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Rankings reflect new order in golf in 2004

Tiger Woods's slide down the world rankings over the last month underlines the changing face of golf in 2004.

For five years, Woods retained a stranglehold as the game's leading player. The likes of Ernie Els, Vijay Singh and Phil Mickelson, more often than not, had to settle for second best behind the talented American.

No longer, though.

While Woods has dropped to three in the official rankings and failed to contend for any of this season's majors, Els, Singh and Mickelson have notably made a consistent impact.

South African Els and Mickelson thrilled the galleries at the U.S. Masters in April, producing a scintillating display of shot-making before the American left-hander beat his rival by a stroke with a birdie at the last.

Els played in the final group of the U.S. Open but slipped back with an 80 in brutal conditions at Shinnecock Hills as his compatriot Retief Goosen edged out Mickelson for the title by two shots.

Mickelson clinched his third runner-up spot in the last six U.S. Opens while Els tied for ninth.

At the British Open in July, Els was poised for a fourth career major victory but lost out to American Todd Hamilton in a four-hole playoff at Royal Troon.

Four weeks later in the U.S. PGA Championship at Whistling Straits, it was Singh's turn.

The workaholic Fijian held his nerve to win a third major crown in a three-way playoff.

Singh, who in 2003 ended Woods's four-year reign as the PGA Tour's leading money winner, made a further dent in the American's record four weeks ago by taking over as world number one.

Many felt this was long overdue, given how well Singh had played over a sustained period. The Fijian has won eight times on the 2004 PGA Tour, including five in his last six starts.

Woods could hardly complain as his record run of 264 weeks at the top finally ended.

Although Woods claims he is close to his best after revamping his swing for much of this year, he accepts it was simply a matter of time before his rivals challenged his supremacy.

"The guys are working harder and are in better shape," said the eight-times major winner. "Their techniques are better. They're working more hours on the range, as well as in the gym.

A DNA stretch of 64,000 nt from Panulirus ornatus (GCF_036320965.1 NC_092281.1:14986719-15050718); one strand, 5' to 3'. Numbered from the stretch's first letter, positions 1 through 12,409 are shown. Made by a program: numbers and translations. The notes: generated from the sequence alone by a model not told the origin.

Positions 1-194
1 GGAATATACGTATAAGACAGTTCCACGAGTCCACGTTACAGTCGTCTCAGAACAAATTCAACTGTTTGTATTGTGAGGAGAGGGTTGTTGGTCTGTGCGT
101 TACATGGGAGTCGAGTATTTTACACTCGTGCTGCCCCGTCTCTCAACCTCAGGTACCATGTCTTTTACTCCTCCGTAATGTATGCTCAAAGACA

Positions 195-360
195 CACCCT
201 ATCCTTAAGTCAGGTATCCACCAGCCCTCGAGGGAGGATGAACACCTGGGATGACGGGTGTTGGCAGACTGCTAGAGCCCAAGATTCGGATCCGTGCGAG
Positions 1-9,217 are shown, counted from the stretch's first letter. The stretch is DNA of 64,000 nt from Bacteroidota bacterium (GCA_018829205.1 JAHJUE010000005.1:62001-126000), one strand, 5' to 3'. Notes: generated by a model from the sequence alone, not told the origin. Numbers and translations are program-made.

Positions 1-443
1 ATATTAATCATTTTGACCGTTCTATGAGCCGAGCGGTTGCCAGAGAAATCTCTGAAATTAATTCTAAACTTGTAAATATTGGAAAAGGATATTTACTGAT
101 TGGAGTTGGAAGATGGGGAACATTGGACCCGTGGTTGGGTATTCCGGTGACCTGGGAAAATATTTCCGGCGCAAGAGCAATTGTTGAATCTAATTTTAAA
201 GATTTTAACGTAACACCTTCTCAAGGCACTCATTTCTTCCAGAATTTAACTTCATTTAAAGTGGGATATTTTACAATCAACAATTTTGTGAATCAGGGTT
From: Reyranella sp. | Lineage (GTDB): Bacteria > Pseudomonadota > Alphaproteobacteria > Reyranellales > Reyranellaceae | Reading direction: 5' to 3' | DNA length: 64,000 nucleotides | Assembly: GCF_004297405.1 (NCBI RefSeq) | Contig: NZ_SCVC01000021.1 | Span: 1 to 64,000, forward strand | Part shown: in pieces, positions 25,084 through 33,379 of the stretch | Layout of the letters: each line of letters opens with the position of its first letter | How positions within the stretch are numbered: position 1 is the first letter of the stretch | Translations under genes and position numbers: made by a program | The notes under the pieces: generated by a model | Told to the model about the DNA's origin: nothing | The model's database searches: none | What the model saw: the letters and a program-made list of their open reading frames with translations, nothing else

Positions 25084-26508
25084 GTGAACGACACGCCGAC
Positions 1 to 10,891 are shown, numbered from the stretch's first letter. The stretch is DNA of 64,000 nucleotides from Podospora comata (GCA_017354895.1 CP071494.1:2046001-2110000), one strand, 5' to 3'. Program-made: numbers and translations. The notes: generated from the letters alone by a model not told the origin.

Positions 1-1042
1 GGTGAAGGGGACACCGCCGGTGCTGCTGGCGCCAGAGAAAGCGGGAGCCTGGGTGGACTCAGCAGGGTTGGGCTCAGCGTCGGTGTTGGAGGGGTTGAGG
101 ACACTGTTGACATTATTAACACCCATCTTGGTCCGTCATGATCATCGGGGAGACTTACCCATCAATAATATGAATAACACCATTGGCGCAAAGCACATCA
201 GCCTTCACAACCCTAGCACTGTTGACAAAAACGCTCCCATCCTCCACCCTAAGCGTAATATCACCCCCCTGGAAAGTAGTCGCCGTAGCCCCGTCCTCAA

"It was just a matter of time before those guys were going to take it up another notch, and they have."

The last few weeks have been particularly difficult for Woods.

He was part of the U.S. Ryder Cup team that slumped to a record 18-1/2 points to 9-1/2 defeat to Europe at Oakland Hills, and has been distracted with the news that his father, Earl Woods, has had a relapse of prostate cancer.

He then came close to pulling out of last week's WGC-American Express Championship at Mount Juliet in Ireland, after straining his shoulder the previous week sleeping awkwardly on a flight to Orlando.

He battled on, though, and ended up a creditable ninth. However, the former world number one is now without a stroke-play title for the first time since he won the 1996 Las Vegas Invitational, the fifth tournament of his career.

"I've been close this year and I've come within a shot of making a playoff two straight weeks," said Woods after being replaced as world number two by Els, the tournament winner.

"It's just a matter of eliminating the little mistakes which will allow me to win tournaments."

Woods has chances to end his title drought at the season-ending Tour Championship in Atlanta and the Dunlop Phoenix tournament in Japan before the end of the year.

However, he is likely to achieve that next victory as a married man.

Media reports suggest he will tie the knot with his Swedish fiancee Elin Nordegren at the Sandy Lane luxury resort in Barbados on Tuesday.

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